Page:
They’re five book of increasing difficulty. On each of them we’ll find five groups with a dozen exercises each. The child is supposed to learn one, two or three exercises each week and use them as a warm-up before he starts with the rest of the pieces. When the twelve exercises of the group are completed he can move along to the next group. I’ve never got my students to work like this, the twelve exercises as a warm-up, but they’ve done fine with four or five. The good thing about them is that, besides of using them as a warm-up and helping to develop strong fingers and flexible hands, as Edna Mae Burnam points in her prologue, they can be transposed to several keys because they’re so easy to understant, usually based on tonic, subdominant and dominant degrees.
Below, an example of a group of these twelve exercises:
Piano Train Trips
As I´m a great fun of easy piano etudes I´ve published my own book available in this blog. Piano Train Trips is a collection of 18 piano etudes plus a series of supplementary exercises. The etudes are designed to practise just one specific musical aspect in each piece with a style appealing to students. Being focused on a determined feature will enable students to assimilate easily the proposed aspect by means of listening, memory, reading and practice. For instance, in the etudes based on intervals they will learn to identify them clearly in the score, to perceive them aurally and they will relate them with one position of the hand to play them. There are etudes focused on scales, intervals, positions of five fingers, chords in different positions, etc.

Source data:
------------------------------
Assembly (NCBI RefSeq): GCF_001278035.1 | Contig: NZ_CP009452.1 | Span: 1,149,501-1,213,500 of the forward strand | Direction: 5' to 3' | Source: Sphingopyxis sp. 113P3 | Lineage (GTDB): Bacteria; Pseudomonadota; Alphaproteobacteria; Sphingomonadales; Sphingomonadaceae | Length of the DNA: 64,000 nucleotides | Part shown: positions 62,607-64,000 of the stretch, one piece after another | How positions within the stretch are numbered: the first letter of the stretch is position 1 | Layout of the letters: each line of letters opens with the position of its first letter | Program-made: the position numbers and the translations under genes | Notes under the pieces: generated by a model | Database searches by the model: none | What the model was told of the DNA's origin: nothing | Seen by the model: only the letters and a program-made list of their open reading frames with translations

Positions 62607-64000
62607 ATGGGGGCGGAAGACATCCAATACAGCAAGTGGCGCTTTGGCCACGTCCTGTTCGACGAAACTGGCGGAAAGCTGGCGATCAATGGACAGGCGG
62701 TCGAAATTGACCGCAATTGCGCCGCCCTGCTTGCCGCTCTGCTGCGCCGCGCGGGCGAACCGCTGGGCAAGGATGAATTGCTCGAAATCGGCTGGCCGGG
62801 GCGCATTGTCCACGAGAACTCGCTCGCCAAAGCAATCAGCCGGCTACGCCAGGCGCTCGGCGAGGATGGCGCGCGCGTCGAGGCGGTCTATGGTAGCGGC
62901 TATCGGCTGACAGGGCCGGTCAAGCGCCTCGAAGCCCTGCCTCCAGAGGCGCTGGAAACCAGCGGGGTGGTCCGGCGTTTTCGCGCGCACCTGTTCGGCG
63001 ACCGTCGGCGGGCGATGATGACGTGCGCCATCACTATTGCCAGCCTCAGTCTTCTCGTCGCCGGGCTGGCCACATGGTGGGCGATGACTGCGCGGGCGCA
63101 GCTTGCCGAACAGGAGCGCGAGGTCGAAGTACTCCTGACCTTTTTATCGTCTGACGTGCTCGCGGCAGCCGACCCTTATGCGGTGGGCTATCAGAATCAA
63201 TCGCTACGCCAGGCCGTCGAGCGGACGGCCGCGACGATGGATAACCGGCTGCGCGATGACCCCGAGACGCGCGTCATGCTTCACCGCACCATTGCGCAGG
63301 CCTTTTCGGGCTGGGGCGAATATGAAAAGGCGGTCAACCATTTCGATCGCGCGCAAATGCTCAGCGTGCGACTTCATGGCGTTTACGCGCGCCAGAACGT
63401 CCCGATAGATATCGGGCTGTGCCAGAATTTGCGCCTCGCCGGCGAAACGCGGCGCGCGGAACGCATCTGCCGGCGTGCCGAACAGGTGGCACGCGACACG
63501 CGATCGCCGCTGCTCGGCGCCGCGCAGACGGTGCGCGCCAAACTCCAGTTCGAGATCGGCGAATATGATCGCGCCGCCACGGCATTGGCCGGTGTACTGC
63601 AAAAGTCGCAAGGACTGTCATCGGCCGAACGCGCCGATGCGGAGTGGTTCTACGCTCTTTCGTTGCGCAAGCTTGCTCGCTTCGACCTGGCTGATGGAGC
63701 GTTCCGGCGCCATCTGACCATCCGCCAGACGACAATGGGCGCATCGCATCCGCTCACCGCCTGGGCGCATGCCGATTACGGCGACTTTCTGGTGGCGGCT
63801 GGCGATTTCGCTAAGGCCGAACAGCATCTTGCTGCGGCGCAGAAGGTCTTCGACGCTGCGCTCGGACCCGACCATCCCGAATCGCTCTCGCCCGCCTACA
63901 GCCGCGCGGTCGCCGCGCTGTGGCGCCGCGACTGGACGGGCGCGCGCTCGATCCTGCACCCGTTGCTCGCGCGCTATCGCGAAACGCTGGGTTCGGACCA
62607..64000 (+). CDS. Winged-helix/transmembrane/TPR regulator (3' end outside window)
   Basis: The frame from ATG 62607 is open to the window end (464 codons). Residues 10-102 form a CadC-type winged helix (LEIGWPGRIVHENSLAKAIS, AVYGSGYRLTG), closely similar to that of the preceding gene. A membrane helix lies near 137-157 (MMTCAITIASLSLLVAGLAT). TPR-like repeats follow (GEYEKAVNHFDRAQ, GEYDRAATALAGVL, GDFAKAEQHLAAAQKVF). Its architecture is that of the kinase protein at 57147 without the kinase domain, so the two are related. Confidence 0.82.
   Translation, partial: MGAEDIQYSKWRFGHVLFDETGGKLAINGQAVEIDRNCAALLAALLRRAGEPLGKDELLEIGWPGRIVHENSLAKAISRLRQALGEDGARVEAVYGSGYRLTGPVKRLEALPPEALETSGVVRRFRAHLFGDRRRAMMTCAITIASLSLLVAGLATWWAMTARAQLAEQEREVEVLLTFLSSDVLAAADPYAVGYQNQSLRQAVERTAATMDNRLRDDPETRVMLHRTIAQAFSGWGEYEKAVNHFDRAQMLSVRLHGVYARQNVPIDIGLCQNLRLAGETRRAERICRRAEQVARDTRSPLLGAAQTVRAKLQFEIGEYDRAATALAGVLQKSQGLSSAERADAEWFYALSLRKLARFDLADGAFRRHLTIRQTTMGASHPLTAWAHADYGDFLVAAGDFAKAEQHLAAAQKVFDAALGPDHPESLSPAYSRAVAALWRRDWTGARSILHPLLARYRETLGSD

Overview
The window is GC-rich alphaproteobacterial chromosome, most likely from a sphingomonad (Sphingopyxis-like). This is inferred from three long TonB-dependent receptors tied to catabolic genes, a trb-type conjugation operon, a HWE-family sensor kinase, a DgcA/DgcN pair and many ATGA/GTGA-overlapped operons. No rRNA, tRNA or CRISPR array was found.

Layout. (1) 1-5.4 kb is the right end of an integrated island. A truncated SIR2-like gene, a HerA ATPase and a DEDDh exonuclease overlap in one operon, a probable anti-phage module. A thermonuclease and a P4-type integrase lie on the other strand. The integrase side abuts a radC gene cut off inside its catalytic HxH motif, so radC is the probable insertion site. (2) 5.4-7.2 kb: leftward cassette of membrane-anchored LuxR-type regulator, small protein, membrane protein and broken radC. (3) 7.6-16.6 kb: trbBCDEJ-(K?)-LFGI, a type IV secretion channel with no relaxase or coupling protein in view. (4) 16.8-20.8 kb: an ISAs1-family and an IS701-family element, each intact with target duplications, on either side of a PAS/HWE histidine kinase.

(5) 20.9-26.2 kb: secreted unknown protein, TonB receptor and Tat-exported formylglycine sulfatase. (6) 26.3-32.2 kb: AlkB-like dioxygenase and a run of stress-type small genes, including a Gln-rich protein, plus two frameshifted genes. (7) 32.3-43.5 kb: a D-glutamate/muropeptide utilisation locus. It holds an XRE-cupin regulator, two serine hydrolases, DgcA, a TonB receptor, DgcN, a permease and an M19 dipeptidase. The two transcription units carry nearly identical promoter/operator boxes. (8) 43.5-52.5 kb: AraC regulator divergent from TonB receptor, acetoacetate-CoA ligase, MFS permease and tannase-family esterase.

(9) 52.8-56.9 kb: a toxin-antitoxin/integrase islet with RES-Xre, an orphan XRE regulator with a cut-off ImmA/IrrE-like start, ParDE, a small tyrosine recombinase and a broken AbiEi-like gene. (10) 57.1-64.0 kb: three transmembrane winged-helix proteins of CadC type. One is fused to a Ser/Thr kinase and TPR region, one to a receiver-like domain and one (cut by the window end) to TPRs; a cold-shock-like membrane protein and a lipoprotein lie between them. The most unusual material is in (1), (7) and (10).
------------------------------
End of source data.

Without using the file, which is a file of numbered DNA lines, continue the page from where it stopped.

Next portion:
Here I include some videos so you can have an idea about the pieces:
In the exercises, the students will work the different technical aspects practised in the etudes with the teacher’s accompaniment, so that their assimilation will be reinforced.
Piano Safari Technique Books
As I´ve mentioned many times before, I love Piano Safari Method! And the Technique Books are not an exception. In the Level 1 there is not an specific book for technique but there are a lot of technical exercises. In this method the authors associated the basics motions and articulations that have to master young pianists with animals. This way students assimilate the movements very easily and with great enthusiasm. As an example the arm weight is called the lion paw technique and the non-legato articulation with an arm bounce on each note is the tall giraffe motion. There are seven different animal techniques. Here is a video as an example of the non-legato touch (tall giraffe technique). Level 2 and Level 3 have their own Technique Books, and they are great and very useful. In the books you can find exercises about: five-finger patterns, triads, special exercises for fluency and keyboard orientation, scales, chords inversions and much more.
All their technical exercises are explained in their excellent videos:
For more information visit pianosafari.com
Technique Trainer de Jackie Sharp
To conclude, I’m including a book, about which I’ve alredy talked in another post (in the Spanish version of my blog, it´ll be available in English soon), which I’ve found works very well. Technique Trainer consists exclusevely on exercises but it´s has proven terribly useful. With these exercises students work the joint stability, the position of the hand, downward and upward movements of the wrist, circular movements of the wrist, forearm rotation and much more , that are the foundations upon which a solid technical base can be built. Everything is explained to children on a clear and entertaining way.
I hope you’ve enjoyed this post and found it interesting. I would love to know your opinions and recommendations on other books and methods